A week after Canadian troops visited and planted the Maple Leaf on Hans Island in July, Canadian defense [sic] Minister Bill Graham paid an unannounced visit to Hans Island. This has spurred, what has been described as “diplomatic strife” in the Danish media, over sovereignty to the island.17
A Kalaallit government figure accused the Canadian government of carrying out an “occupation.” Deputy Premier of Kalaallit Nunaat, Josef Motzfeldt remarked, “When some people unjustly attempt to make their influence valid over the island that both Greenland/Denmark and Canada make claims on, I cannot interpret the matter as anything other than a regular occupation.”18 
Motzfeld called for international clarification of Hans Island’s status under U.N. auspices. A U.N.-ratified treaty on the continental shelf has delimited the territorial sovereignty along 127 points between Nunavut and Kalaallit Nunaat. However, from point 122 (80° 49′ 2 – 66° 29′ 0) to point 123 (80° 49′ – 66° 26′ 3), a distance of 875 metres, no line is drawn. Hans Island is located in the centre of this area.19
Hans Island has been under dispute between Denmark and Canada since 1973. The recent wrangling was triggered in 2002, when the Danish warship Væddern landed on Hans Island and raised Dannebrog (the Danish flag) as a sign of sovereignty over the island that is considered devoid of valuable mineral resources.20 
This is not the first time Dannebrog has been planted on Hans Island, a three kilometer long and one kilometer wide deserted island. The flag is scheduled for change once a year but this is not always possible. When the Danish ship Tulugaq changed the flag in 1986, over a decade-and-a-half passed before another ship reached Hans Island.21
Despite the media drama, the struggle for the island is carried out on mostly amicable terms. Canadians are said to leave behind a bottle of Canadian Club whisky when the Maple Leaf has been raised, while Danes are said to leave behind a bottle of Gammel Dansk (Old Danish) bitter after Dannebrog’s raising.22
Why is this island is so important? The island is remote. However, its location affects the manner by which the maritime boundary is determined between northern Kalaallit Nunaat and Canada. From an imperialistic Canadian perspective, the international boundary is important for three reasons. First, the division of rich turbot and shrimp stock will be affected. Second, Kalaallit Nunaat Inuit have been reported to cross over to Qikiqtaaluk (Baffin Island) to conduct what some Canadian officials deem to be illegal polar bear hunts. The government of Canada fears the Kalaallit Nunaat government claiming the hunt as an established right. Third, global warming might have a substantial impact on the Arctic climate and Canadian territoriality.23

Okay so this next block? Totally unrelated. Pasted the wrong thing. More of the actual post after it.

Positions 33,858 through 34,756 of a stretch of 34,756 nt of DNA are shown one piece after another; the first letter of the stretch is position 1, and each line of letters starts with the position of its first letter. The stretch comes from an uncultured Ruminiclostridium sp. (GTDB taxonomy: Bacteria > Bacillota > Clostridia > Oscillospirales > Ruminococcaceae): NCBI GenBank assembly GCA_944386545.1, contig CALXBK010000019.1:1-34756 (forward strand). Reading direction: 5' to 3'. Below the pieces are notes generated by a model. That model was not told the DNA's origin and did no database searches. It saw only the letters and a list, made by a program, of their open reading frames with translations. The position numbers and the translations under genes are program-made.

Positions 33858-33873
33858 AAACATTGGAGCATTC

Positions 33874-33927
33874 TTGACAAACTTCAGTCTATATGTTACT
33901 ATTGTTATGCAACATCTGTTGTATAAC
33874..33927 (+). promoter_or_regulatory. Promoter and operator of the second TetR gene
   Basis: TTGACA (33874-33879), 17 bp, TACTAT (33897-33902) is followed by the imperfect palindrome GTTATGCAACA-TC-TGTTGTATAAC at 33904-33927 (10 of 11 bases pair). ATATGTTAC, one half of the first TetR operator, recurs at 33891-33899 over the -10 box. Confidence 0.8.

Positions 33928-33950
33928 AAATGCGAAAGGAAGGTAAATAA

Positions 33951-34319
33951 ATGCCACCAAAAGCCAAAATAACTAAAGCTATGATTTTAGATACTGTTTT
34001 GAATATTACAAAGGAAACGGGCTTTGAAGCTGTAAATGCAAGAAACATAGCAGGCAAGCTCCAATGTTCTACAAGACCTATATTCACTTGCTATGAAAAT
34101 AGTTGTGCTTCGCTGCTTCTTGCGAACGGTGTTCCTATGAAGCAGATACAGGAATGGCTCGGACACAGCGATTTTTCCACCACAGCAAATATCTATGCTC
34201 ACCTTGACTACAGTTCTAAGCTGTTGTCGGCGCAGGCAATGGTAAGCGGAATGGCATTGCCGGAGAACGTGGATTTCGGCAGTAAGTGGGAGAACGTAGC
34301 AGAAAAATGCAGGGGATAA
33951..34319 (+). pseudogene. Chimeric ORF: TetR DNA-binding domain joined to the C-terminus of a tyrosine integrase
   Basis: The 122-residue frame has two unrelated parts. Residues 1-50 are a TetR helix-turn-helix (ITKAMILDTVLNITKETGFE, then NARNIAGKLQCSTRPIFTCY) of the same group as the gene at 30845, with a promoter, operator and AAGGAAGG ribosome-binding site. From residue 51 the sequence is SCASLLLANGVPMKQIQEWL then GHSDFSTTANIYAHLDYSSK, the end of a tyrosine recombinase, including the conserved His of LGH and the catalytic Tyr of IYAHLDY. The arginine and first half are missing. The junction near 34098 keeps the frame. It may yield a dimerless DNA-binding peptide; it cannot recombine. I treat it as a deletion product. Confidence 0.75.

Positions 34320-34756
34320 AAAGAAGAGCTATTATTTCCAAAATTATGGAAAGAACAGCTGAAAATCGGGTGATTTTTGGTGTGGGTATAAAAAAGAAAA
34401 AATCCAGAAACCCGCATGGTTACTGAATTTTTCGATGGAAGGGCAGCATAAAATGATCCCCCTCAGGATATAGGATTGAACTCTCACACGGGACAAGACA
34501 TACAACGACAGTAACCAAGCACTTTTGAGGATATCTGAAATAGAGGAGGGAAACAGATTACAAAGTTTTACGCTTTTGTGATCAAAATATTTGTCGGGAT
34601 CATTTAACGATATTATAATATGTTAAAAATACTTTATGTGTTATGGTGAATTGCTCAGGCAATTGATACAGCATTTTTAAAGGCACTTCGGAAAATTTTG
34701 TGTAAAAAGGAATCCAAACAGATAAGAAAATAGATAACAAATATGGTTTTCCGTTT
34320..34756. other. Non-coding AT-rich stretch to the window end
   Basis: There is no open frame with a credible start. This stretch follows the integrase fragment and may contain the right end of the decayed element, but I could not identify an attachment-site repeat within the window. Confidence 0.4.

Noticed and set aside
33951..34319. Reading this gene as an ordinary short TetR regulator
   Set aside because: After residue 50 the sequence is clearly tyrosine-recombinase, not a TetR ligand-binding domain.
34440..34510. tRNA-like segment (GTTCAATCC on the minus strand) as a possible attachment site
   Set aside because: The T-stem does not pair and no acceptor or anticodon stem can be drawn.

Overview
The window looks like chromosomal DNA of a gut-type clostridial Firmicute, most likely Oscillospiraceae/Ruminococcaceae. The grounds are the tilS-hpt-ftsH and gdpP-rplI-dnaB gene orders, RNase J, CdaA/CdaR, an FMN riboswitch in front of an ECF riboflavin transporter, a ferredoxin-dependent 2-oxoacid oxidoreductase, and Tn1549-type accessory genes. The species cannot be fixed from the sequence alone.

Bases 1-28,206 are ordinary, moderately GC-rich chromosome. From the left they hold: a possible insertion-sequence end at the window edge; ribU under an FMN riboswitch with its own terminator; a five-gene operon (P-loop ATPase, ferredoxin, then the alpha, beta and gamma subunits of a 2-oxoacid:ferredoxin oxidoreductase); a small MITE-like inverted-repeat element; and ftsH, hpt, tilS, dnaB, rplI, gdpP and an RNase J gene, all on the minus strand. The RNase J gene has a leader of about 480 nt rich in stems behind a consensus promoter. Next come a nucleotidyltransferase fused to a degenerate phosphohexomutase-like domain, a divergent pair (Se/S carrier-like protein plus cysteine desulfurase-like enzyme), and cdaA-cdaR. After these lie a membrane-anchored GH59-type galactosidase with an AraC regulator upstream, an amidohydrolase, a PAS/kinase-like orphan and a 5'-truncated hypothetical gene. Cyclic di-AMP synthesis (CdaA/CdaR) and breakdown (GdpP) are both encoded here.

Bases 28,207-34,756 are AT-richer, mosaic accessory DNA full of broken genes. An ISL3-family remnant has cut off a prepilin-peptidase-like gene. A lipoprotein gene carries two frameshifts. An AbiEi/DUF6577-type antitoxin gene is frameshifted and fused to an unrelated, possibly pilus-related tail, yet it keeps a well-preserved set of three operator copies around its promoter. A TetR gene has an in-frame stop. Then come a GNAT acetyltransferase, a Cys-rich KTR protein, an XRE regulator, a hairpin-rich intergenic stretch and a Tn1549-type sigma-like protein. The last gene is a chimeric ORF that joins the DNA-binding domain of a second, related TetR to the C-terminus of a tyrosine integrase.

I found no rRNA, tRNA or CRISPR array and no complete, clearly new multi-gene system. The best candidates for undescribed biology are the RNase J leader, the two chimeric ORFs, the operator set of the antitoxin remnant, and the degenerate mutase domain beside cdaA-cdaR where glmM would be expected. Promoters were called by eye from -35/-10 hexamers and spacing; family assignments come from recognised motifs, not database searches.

For Denmark, the claim to Hans Island lies behind a much larger future claim on the North Pole itself. Danish authorities have invested millions in a project that seeks to identify a connection between the mainland of Kalaallit Nunaat and the ocean bottom under the North Pole. There are special conditions under which a continental shelf might extend past the usual 200 nautical mile limits according to article 76 of the Law of the Sea convention.24
Tensions have calmed down recently with the University of Toronto and the Technical University of Denmark collaborating on the building of a weather station on Hans Island.25
The Canada-Denmark squabble over the sovereignty of a big icy rock ought instead to raise a discussion of the legitimacy of the claim by either of these two colonizing states. Hans Island is located between Nunavut, where Inuit represent about 85 percent of the population, and Kalaallit Nunaat, with a slightly greater percentage of Inuit in its population. If Hans Island belongs to a people, it obviously belongs to the Inuit since their maritime sovereignty would encompass the island. That Nunavut and Kalaallit Nunaat have been colonized and that the Inuit have had their sovereignty ignored or subordinated undermines any moral legitimacy to the claims of European or Euro-Canadian governments in millennia-old Inuit territory.
The Struggle for Full Independence of Kalaallit Nunaat
Nunavut managed to gain an enhanced territorial status within Canada, but it is Kalaallit Nunaat that is poised to take the step to complete independence. Kuupik Kleist is a staunch supporter of independence for Kalaallit Nunaat: “I don’t doubt that we will become independent — it is only a question of time.” Kleist argued, “There are many states in the world which have a smaller population than we have and rule themselves. Every land has the right to be independent.” 26